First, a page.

Rep. Mike Castle said embryonic stem-cell research could lead to many cures. Supporters of legislation that would regulate government-funded research using embryonic stem cells said they plan to speak up for what they contend is the silent majority on the issue.
They represent the 70 percent of Delawareans who support this life-saving research,says Stephanie Hansen, the chairwoman of Stem Cell Go, set up last year after state lawmakers failed to pass a similar bill. They intend to counter “A Rose and a Prayer, ” a coalition of the Catholic Church, social conservatives and conservative Protestant churches.
At a news conference launching its bid to pass Senate Bill 5, Stem Cell Go backers started filling a jar with LifeSavers. They plan to give lawmakers the candy to counter the roses the opposition group sent last year.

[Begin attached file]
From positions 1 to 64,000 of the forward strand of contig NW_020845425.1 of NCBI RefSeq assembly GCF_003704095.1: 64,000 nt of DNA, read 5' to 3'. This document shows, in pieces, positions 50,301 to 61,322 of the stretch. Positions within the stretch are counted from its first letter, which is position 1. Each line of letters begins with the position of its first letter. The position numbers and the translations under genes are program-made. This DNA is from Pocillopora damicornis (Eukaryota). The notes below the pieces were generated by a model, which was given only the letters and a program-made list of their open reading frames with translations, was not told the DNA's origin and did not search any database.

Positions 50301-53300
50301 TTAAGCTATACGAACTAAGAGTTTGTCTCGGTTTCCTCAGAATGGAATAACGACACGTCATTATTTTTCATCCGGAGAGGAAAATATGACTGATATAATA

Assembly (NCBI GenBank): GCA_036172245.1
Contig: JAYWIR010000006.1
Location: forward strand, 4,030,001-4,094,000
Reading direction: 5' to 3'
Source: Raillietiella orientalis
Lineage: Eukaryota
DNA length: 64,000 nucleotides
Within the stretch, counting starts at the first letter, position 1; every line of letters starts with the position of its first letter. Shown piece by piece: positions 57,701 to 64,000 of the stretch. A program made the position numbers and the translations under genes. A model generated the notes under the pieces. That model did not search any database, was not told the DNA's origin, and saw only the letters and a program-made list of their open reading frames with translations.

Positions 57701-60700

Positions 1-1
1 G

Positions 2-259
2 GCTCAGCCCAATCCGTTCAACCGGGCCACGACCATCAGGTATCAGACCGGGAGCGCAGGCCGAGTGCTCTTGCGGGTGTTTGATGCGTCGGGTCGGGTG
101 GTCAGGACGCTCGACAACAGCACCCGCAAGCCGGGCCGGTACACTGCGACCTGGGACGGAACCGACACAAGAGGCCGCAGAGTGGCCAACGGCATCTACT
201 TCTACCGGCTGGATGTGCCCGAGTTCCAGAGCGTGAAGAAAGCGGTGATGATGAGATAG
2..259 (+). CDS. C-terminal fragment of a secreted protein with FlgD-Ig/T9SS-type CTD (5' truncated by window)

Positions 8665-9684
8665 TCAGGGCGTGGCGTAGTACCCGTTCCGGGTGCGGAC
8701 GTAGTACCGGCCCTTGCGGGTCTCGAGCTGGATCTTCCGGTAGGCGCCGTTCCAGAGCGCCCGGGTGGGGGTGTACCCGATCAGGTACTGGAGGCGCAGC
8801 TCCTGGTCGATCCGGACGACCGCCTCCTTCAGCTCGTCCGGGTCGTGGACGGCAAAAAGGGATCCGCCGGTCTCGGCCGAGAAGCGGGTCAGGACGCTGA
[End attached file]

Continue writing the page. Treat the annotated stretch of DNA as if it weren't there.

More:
“It would be great if you could retrain, recalibrate and reprogram adult stem cells to do the same things as embryonic stem cells,” said Bernice Schacter, a board member of the National Multiple Sclerosis Society who is living with MS. “We don’t have time to wait to see if that can happen. We need to do research and we need to be doing it now.”
Sen. Robert L. Venables, D-Laurel, has promised to bring his bill up quickly when lawmakers return to Dover next week.
Embryonic stem-cell research supporters, including Rep. Mike Castle, R-Del., said that form of study holds great long-term potential to cure diseases such as Parkinson’s, Alzheimer’s and MS, but adult stem-cell potential is more limited. Supporters say embryonic stem cells are essentially human blanks that have yet to specialize and can therefore be “coaxed” into becoming any type of cell.
Under the bill’s provisions, couples who choose to donate frozen embryos that are stored at in vitro fertilization clinics and slated for destruction as medical waste must do so voluntarily and only after their options, including giving up unused embryos for adoption as so-called “snowflake babies,” have been explained to them. They must sign consent forms to give up the embryos for research.
These are embryos that would otherwise be brought to room temperature, bleached and put out with the medical waste, but which could be used for researching cures, says, Schacter, who worked as a biomedical researcher before contracting MS.